- Publisher: Gollancz
- Format: Paperback | 544 pages
- Dimensions: 130mm x 196mm x 38mm | 340g
- Publication date: 1 February 2007
- Publication City/Country: London
- ISBN 10: 0575079754
- ISBN 13: 9780575079755
- Sales rank: 2,438
They say that the Thorn of Camorr can beat anyone in a fight. They say he steals from the rich and gives to the poor. They say he's part man, part myth, and mostly street-corner rumor. And they are wrong on every count. Only averagely tall, slender, and god-awful with a sword, Locke Lamora is the fabled Thorn, and the greatest weapons at his disposal are his wit and cunning. He steals from the rich - they're the only ones worth stealing from - but the poor can go steal for themselves. What Locke cons, wheedles and tricks into his possession is strictly for him and his band of fellow con-artists and thieves: the Gentleman Bastards. Together their domain is the city of Camorr. Built of Elderglass by a race no-one remembers, it's a city of shifting revels, filthy canals, baroque palaces and crowded cemeteries. Home to Dons, merchants, soldiers, beggars, cripples, and feral children. And to Capa Barsavi, the criminal mastermind who runs the city. But there are whispers of a challenge to the Capa's power. A challenge from a man no one has ever seen, a man no blade can touch. The Grey King is coming. A man would be well advised not to be caught between Capa Barsavi and The Grey King. Even such a master of the sword as the Thorn of Camorr. As for Locke Lamora ...
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Scott Lynch was born in 1978 in St Paul, Minnesota, where he still lives. In addition to being a freelance writer for various role-playing game companies, he has done all the usual jobs writers put in their bios: dishwasher, waiter, web designer, marketing writer, office manager and short-order cook.
By T.Eveleigh 14 Jun 2011
'The Lies of Locke Lamora' establishes Scott Lynch as an innovative and gifted new talent in modern fantasy writing. Combining sneak-thievery, devilish plots and masterful disguises with aristocratic characters, old fashioned duels and a hint of magic, this tale embodies a highly enjoyable, swashbuckling adventure.
Lynch's characters are hugely likeable and provide periods of amusing banter, which serves as a light relief to the darker motifs of murder, poverty and betrayal that permeate the storyline. Locke Lamora and Jean Tannen serve as wonderful protagonists, with their quick-witted humour and cunning skills, comparable to Fritz Leiber's Gray Mouser and Farfhd, who are two of fantasy literatures greatest characters.
The city of Camorr itself serves as an additional player, amalgamating the flowing canals of Venice with the suffocating streets of Lieber's Lankhmar. The fact that the architecture of the city was wrought by an ancient race known as the Eldren, using the magical material of Elderglass, undoubtedly adds to the mystique of Camorr. Interspersed between the human built hovels, docks and taverns are the gleaming, crystalline spires of Elderglass reaching towards the heavens, home to the nobles. This richly detailed, supernatural city is one of Lynch's greatest creations, superbly contrasting the necessity and desperation of the deprived with the indulgence and corruption of the affluent.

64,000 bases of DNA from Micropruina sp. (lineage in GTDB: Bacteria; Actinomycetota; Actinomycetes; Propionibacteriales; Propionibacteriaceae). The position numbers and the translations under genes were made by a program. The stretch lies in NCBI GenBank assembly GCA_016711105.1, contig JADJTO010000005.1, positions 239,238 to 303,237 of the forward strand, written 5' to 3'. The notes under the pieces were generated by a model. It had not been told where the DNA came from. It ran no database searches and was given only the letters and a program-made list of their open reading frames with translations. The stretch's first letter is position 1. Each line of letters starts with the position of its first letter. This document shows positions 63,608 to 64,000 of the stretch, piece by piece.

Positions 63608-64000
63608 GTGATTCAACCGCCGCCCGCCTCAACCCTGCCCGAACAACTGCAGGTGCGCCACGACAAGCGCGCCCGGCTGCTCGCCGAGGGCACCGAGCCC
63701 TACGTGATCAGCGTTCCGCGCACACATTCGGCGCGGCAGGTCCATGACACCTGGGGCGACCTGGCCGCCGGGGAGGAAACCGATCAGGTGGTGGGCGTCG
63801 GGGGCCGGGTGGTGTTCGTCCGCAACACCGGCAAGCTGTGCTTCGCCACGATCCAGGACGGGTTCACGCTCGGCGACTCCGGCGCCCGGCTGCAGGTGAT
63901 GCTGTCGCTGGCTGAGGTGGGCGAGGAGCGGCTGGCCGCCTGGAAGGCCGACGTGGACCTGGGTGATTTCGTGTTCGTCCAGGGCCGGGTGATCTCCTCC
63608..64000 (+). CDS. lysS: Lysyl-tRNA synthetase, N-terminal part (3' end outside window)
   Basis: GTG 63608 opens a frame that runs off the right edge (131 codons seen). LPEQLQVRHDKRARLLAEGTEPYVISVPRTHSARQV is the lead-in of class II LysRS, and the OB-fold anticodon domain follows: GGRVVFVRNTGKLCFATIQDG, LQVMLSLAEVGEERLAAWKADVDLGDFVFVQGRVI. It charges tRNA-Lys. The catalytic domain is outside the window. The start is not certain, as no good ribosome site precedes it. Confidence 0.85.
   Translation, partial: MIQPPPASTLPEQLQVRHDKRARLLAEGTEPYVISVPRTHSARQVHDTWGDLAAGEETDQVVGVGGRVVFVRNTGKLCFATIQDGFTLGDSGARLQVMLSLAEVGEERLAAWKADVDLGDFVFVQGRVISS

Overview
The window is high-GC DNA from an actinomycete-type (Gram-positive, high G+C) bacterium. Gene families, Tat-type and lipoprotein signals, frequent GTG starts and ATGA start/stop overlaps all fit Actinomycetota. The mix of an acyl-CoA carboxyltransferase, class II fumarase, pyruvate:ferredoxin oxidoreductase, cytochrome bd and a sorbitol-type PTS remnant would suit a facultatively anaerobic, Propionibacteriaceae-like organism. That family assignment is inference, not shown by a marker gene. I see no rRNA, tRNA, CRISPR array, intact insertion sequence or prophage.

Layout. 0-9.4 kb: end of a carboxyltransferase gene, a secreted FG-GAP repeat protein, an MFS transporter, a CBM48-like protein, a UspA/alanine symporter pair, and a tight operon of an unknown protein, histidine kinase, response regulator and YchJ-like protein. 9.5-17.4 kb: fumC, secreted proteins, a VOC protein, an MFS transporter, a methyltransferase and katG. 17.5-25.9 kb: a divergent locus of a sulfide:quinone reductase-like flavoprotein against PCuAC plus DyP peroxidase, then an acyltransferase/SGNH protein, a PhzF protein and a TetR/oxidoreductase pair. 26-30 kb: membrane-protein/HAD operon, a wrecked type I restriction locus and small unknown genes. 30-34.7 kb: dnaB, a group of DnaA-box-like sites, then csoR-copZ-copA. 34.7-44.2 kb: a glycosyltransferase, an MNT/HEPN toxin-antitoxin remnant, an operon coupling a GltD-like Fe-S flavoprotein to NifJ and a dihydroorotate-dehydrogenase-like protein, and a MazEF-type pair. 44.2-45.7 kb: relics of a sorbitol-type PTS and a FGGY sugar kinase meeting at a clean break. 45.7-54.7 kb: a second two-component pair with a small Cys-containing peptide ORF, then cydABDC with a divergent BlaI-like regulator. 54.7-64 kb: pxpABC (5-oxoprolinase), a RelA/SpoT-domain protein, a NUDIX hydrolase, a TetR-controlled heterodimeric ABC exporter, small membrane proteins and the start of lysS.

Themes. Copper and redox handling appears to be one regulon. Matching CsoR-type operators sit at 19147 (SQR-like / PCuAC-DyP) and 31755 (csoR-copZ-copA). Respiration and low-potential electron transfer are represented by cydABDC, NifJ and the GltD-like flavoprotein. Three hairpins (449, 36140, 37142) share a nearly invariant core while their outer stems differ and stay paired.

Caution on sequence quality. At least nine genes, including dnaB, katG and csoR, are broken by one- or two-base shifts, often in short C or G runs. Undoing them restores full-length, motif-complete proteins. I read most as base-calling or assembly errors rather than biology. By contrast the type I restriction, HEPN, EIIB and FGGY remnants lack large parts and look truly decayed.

In his opening novel of the Gentleman Bastards sequence, Lynch has created an engrossing, fresh and vivid tale of the highest calibre, one which certainly raises him to the levels of Sanderson, Rothfoss, Brett and Abercrombie as the exciting new talent of 21st century fantasy literature. The Lies of Locke Lamora launches an exhilarating and original 7-book sequence that will come to establish itself as the leading fantasy series of modern times.
By june 12 Jun 2011
For those with a love of deviousness, fantasy and a little alchemy, "The Lies of Locke Lamora" is perfect. A great read and highly recommended.
By Louis-Etienne Couture 21 Feb 2010
The Lies of Locke Lamora is the first entry in the Gentlemen Bastards Sequence, of a proposed length of 7 books, so quite a lengthy one. When reading through online fantasy reviews and discussions online you now often read about Lynch, and he, because of his style of writing and storytelling, is one which is praised and grouped with other excellent authors such as Joe Abercrombie and George R. R. Martin. Having read the book (finally) there is no doubt for me anymore that he is one of the best and most intriguing new fantasy authors of the past few years. This first novel is definitely great and Lynch lives up to the hype. Check out an extended version of this review and of other books over at: www.lecbookreviews.com
"Locke's resilience and wit give the book the tragicomic air of a traditional picaresque, rubbery ethics and all."--"Publishers Weekly " "Fafhrd and the Grey Mouser would have felt right at home with the Gentleman Bastards. They're not out to save the world, just their own skins...oh, and to relieve some nobles of their gold, jewels, and silks along the way. This is a fresh, original, and engrossing tale by a bright new voice in the fantasy genre. Locke Lamora makes for an engaging rogue, and Camorr a fascinating and gorgeously realized setting, a city to rival Lankhmar, Amber, and Viriconium. I look forward to returning there for many more visits."--George R. R. Martin "Scott Lynch is a con man, a conjuror, a wickedly entertaining juggler of words with knives up his sleeves and hatchets down his back. By the time you realize he's dangerous, you're already bleeding. The Lies of Locke Lamora is a ticket inside the astonishing city-state Camorr, and a free pass into the com